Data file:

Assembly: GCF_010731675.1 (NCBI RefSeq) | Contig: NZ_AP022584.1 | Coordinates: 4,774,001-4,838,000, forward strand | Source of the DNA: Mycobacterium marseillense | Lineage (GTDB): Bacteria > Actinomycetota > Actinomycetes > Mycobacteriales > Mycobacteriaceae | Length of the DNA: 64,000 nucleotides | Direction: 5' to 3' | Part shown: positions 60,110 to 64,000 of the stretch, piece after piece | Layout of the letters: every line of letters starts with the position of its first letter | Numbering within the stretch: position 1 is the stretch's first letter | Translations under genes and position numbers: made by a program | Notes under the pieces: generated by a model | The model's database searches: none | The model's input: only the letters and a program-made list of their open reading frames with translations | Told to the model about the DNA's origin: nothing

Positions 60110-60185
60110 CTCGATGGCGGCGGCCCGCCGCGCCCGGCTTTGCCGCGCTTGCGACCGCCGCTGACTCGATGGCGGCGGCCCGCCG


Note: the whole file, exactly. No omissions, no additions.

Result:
Assembly: GCF_010731675.1 (NCBI RefSeq) | Contig: NZ_AP022584.1 | Coordinates: 4,774,001-4,838,000, forward strand | Source of the DNA: Mycobacterium marseillense | Lineage (GTDB): Bacteria > Actinomycetota > Actinomycetes > Mycobacteriales > Mycobacteriaceae | Length of the DNA: 64,000 nucleotides | Direction: 5' to 3' | Part shown: positions 60,110 to 64,000 of the stretch, piece after piece | Layout of the letters: every line of letters starts with the position of its first letter | Numbering within the stretch: position 1 is the stretch's first letter | Translations under genes and position numbers: made by a program | Notes under the pieces: generated by a model | The model's database searches: none | The model's input: only the letters and a program-made list of their open reading frames with translations | Told to the model about the DNA's origin: nothing

Positions 60110-60185
60110 CTCGATGGCGGCGGCCCGCCGCGCCCGGCTTTGCCGCGCTTGCGACCGCCGCTGACTCGATGGCGGCGGCCCGCCG